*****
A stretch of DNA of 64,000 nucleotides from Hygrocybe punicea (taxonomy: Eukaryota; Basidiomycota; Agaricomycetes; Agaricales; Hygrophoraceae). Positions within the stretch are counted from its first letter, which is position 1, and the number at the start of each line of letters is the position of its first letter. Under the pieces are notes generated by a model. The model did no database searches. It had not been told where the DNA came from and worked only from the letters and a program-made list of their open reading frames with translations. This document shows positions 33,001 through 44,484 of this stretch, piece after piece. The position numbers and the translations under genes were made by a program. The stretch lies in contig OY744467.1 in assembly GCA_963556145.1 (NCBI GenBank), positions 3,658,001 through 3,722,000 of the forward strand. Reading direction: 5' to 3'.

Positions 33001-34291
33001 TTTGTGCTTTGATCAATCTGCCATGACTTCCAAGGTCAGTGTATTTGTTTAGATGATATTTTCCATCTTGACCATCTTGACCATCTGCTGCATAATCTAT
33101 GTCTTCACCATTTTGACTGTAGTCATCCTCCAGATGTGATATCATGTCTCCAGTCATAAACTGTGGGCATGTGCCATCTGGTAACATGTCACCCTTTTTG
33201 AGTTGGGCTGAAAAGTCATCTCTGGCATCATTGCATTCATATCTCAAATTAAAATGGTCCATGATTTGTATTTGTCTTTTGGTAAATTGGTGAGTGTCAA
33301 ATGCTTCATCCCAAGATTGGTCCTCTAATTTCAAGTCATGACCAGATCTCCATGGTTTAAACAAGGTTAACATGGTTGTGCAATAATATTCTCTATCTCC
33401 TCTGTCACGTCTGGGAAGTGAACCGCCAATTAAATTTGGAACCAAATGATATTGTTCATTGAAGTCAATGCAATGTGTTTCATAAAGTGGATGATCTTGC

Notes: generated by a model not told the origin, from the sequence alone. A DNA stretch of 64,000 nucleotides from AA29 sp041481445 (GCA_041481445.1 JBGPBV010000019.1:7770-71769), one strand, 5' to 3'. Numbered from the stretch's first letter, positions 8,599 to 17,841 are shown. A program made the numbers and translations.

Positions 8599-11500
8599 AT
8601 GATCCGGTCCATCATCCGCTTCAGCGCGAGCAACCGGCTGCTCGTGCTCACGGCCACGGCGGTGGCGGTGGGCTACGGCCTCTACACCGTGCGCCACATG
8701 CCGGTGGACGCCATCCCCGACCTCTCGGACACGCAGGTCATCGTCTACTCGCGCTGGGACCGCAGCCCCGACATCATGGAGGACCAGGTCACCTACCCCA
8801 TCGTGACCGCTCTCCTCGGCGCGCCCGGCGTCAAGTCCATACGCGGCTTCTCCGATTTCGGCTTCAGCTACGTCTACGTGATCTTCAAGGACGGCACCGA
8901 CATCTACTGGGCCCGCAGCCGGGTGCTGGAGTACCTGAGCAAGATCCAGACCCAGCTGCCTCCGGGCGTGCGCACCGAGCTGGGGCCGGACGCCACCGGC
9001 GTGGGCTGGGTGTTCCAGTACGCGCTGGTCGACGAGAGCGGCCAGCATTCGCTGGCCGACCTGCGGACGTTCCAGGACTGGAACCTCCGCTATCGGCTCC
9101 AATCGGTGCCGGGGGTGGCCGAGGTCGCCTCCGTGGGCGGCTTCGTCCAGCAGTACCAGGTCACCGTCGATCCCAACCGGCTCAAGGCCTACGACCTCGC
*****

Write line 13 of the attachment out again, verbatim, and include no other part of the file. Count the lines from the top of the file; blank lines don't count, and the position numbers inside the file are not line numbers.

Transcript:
8801 TCGTGACCGCTCTCCTCGGCGCGCCCGGCGTCAAGTCCATACGCGGCTTCTCCGATTTCGGCTTCAGCTACGTCTACGTGATCTTCAAGGACGGCACCGA